By Conor Lambe, Chief Economist at Danske Bank

In a change with previous UK fiscal events, there was no Budget in March this year. Instead the Chancellor of the Exchequer delivered his first Spring Statement, providing an update on the economy, the public finances, and launching a number of government consultations. This marks a shift from the previous two fiscal policy announcements per year – the Budget and the Autumn Statement – to a single Budget in the autumn and this shorter update earlier in the year. To accompany the Spring Statement, the Office for Budget Responsibility (OBR) published an updated outlook for the UK economy. 

Compared with the previous forecasts, published last November, there was little change in the OBR’s view of the UK’s economic prospects. The forecast for real GDP growth was revised up marginally for 2018 and brought down a little for 2021 and 2022.

But rather than focus too much on small changes to the growth forecasts, the main take away from the OBR’s report for me is the confirmation that we are currently in a low growth environment. The annual average real GDP growth rate expected by the OBR over the period 2018 – 2022 is 1.4 per cent. By way of comparison, average growth from 2003 – 2007 (the five years before the financial crisis) was 2.7 per cent and average growth from 2013 – 2017 (the last five years) was 2.2 per cent. What makes this even more striking is that the OBR believes that the economy is currently growing slightly faster than its potential rate of growth.

With regards to the public finances, the OBR expects government borrowing in the current financial year to be lower than it forecast last November. And both borrowing and public sector debt as a percentage of GDP are projected to fall from 2018-19 to 2022-23. The OBR also thinks that the Government will meet most of its fiscal objectives, but on current expectations, it appears likely that it won’t succeed in balancing the headline budget by the middle of the 2020s.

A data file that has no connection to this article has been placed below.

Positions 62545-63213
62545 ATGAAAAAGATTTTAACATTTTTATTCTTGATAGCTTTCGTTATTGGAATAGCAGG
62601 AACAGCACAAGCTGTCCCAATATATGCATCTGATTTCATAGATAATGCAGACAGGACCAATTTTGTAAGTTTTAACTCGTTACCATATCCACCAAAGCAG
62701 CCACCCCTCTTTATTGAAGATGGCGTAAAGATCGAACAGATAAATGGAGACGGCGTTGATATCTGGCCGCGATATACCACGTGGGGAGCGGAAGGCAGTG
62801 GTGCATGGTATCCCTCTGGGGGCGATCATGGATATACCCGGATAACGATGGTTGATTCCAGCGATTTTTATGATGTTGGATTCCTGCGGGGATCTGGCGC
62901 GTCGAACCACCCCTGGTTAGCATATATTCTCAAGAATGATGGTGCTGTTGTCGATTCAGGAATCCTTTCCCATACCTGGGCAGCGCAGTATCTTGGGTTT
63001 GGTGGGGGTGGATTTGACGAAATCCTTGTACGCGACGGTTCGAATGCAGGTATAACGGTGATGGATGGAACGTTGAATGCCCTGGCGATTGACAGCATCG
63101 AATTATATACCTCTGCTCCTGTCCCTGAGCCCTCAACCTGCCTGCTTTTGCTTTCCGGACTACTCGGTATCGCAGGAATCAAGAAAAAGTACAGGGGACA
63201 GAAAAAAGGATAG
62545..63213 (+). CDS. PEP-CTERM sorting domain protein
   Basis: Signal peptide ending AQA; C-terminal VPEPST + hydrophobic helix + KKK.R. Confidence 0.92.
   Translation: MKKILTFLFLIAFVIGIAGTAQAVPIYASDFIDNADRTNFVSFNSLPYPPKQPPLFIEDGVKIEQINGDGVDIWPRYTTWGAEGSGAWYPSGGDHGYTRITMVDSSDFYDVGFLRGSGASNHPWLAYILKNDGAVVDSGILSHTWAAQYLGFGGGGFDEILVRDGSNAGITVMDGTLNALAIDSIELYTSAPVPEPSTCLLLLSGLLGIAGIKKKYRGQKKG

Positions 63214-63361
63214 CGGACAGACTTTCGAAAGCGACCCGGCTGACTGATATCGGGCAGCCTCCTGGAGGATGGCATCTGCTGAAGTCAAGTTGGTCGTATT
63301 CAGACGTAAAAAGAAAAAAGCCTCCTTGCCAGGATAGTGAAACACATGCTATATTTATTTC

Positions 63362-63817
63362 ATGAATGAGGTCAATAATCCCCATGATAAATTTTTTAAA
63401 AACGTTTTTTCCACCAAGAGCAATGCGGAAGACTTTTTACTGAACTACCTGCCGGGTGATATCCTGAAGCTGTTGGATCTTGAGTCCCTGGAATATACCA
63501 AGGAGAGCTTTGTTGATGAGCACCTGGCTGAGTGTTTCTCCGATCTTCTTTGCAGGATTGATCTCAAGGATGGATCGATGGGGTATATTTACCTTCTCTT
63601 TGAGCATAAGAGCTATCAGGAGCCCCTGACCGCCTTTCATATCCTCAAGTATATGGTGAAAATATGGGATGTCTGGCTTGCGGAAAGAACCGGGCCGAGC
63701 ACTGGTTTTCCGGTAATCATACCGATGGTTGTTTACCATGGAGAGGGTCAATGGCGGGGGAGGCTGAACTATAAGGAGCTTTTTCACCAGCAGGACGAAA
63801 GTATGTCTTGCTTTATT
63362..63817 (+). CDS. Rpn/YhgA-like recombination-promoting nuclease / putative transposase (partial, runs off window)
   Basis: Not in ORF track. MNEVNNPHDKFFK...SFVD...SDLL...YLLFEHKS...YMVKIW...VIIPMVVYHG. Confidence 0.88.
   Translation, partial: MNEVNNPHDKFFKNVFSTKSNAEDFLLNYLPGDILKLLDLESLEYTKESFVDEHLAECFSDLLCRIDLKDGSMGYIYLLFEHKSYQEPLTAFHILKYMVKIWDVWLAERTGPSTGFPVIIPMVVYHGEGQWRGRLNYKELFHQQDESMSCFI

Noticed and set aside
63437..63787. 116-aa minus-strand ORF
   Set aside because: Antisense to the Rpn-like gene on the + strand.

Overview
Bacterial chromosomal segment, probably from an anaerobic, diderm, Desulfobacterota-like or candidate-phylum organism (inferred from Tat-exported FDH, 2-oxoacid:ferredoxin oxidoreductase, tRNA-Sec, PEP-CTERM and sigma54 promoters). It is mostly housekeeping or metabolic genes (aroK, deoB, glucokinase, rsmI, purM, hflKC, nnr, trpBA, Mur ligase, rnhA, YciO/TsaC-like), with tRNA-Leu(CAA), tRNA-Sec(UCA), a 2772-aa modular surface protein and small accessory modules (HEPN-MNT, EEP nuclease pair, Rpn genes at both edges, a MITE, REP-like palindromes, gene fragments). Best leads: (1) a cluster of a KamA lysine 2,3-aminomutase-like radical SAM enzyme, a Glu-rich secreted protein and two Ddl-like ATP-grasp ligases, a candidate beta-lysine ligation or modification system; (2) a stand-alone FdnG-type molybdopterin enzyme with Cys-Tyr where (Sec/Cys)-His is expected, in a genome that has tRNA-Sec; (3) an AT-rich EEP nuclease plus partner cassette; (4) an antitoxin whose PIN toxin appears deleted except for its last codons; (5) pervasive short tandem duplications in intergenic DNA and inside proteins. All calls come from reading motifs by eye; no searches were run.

Diving into the detail within the OBR’s report, there are two things that are worth a mention. The first is around current and forecast productivity trends and the second relates to the UK’s Brexit bill.

In the second half of last year, productivity growth in the UK came in at relatively high rates. Output per hour worked – the preferred way of measuring labour productivity – grew by 0.9 per cent in the third quarter of 2017 and by 0.8 per cent in the fourth quarter. These were the fastest rates of growth since 2011. However, the OBR has refrained from upgrading its productivity growth forecasts in the years ahead on the back of this strong data. Given the UK’s chronic productivity performance over the last decade, it is sensible not to overreact to a few quarters of better than expected data.

Following the phase one Brexit agreement struck by the UK and the EU last December, the OBR has also estimated how much the Brexit bill will end up running to. The final amount to be paid by the UK Government is estimated at just over £37 billion. The vast majority of this is expected to be paid within the next decade, with some small payments then continuing each year until around 2064. In macroeconomic terms, this is relatively small fry. The bigger fiscal repercussions of Brexit will result from the impact that it has on the UK’s overall economic performance in the years ahead.

Within the Chancellor’s statement itself, there were no major policy changes or announcements. However, a number of consultations were announced including on the role of cash and digital payments in the economy and on using the tax system to reduce the use of plastic. The Treasury also announced a consultation on the impact of VAT and Air Passenger Duty on tourism in Northern Ireland.

In truth, there was little to get too excited about in this Spring Statement and it is unlikely to last long in the memory. Government borrowing and public debt are forecast to fall in the years ahead but there are significant public finance challenges still to tackle, such as the impact of Brexit, dealing with the effects of an ageing population and funding public services like health and social care. As expected, none of these were really discussed during the Statement. They are long-term issues that will take time to address and require some difficult decisions to be made. This would not be easy in good economic times. But set against the backdrop of the OBR’s subdued economic growth forecasts, the challenge looks even tougher.

This article was published in the Irish News on 20th March 2018